Story: Green tea, ice cream sandwiches and Bertie Mae

  • This is the third story in a series of hopefully many from men and women about the influential women in their lives as part of March’s ‘Women in History Month.’
Bertie Mae Garrett

EASTMAN,GEORGIA: God broke the mold when He made Bertie Mae Garrett of Eastman. Those that knew her loved her, but that didn’t necessarily mean they liked her or didn’t like her. She was just “that” type of woman.

Words to describe her would be determined, self-sufficient, strong but sensitive, obstinate but cooperative, a planner, courageous and brave. Mrs. Bertie Mae didn’t have the word ‘no’ in her vocabulary, and tended to be a bit bossy at times. Bertie Mae Garrett knew how to get things done.

Two weeks before she died in a hospice home, at the age of 94 in 2011, Mrs. Bertie Mae, had turned around in the parking lot of the Dodge County Hospital where she was a member of the Pink Lady Auxiliary and fell and had a stroke they say. She had dealt with Parkinson’s Disease and other ailments one of her age would have.

That was Mrs. Bertie Mae. Always on the go, and reminiscent of the little pink Energizer Battery Bunny, she never stopped living. One time she told me, “Change happens, but that doesn’t mean you stop living.” Mrs. Bertie Mae struggled with Parkinson’s Disease and other ailments one her age would have.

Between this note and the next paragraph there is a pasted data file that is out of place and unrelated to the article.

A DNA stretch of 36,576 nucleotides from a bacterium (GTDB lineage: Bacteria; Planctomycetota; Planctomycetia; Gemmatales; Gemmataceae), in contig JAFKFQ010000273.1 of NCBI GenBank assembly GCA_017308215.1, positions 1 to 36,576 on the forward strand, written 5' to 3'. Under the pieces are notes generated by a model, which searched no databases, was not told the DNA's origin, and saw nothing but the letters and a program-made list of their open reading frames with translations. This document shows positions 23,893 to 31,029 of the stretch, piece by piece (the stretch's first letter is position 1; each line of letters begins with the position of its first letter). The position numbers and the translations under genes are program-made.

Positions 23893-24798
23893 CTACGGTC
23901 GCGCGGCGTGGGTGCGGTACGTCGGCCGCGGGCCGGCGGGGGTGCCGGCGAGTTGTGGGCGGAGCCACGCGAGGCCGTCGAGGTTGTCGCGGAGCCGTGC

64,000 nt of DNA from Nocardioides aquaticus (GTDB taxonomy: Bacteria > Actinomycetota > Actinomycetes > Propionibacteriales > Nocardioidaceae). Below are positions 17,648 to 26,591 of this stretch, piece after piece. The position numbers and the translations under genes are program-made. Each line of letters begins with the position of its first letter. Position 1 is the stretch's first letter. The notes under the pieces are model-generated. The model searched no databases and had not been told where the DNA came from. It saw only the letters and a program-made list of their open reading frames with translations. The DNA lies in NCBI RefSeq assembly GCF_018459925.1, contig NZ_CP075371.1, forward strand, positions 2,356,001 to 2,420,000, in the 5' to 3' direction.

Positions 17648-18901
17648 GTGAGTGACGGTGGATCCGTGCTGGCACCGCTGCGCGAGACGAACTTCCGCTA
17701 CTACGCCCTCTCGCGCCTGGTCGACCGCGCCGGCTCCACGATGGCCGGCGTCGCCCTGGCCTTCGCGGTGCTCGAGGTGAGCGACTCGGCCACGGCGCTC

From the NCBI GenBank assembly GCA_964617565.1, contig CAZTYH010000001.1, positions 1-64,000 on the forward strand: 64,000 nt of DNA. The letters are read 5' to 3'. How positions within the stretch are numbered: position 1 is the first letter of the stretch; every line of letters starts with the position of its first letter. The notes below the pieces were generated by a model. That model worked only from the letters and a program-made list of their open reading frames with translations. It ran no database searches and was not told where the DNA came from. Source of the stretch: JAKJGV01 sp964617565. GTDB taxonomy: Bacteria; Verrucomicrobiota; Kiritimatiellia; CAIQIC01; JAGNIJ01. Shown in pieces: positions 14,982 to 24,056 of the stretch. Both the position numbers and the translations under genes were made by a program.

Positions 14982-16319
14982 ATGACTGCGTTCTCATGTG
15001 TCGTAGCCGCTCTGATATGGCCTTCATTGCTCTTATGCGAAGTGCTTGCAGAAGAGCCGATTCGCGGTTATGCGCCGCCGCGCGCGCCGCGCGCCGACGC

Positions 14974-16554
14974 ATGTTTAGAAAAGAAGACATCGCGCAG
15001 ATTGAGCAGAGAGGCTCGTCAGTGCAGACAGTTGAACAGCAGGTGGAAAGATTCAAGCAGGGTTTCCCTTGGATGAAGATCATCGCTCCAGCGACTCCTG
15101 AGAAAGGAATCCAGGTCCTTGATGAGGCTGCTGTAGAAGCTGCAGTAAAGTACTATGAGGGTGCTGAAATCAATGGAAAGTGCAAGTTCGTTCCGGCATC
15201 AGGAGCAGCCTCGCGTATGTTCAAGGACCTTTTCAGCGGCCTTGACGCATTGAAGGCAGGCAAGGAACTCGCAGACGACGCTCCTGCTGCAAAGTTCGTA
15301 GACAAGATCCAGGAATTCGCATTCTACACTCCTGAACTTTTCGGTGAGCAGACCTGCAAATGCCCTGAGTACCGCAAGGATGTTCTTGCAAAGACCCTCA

An educator for more than four decades, she went into the Peace Corps as an adult to volunteer after her husband passed, and was a volunteer missionary in more than 40 countries. She wrote two books, and probably had a lot more in her to tell.

Mrs. Bertie Mae was a philanthropist – helping those in need, even those who weren’t classified as ‘poor.’

Things didn’t matter to Mrs. Bertie Mae though. It was her purpose in life, she said to serve. One of her favorite quotes was “Service is the rent we pay for the space we occupy.” And as a devoted Christian who was so in love with Jesus (whom she called her ‘Jewish partner.’), Mrs. Bertie Mae stayed true as she could to that mission.

I met her because of a connection to my parents and grandparents – my grandpa was her pastor. She taught my dad, my uncle, my mom and aunts, in high school.

Her house was an adventure in itself – with it is odd design and secret rooms full of books and stuff from her escapades from around the world.

When I moved into her community as an adult, to work at a newspaper, I spent a lot of time with her, and Mrs. Bertie Mae never wasted a moment offering her wisdom and cups of green tea and ice cream sandwiches.

Mrs. Bertie Mae used to tell me when I would come to her and vent about my problems. I would complain and ask why it seemed like I was always having the same issues on the jobs I had, with relationships, my weight and my finances?

She would say something to this effect. “Becky, maybe the reason your circumstances are not being changed is because God is trying to change your heart.”

It was only natural that she become my mentor, the Yoda to my Princess Leia.

Bertie Mae on one of her many missionary journeys.



(c)BLHOLLAND2020/Story Written by Becky Holland
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Author: rlhwrites

Curator of prose and such.

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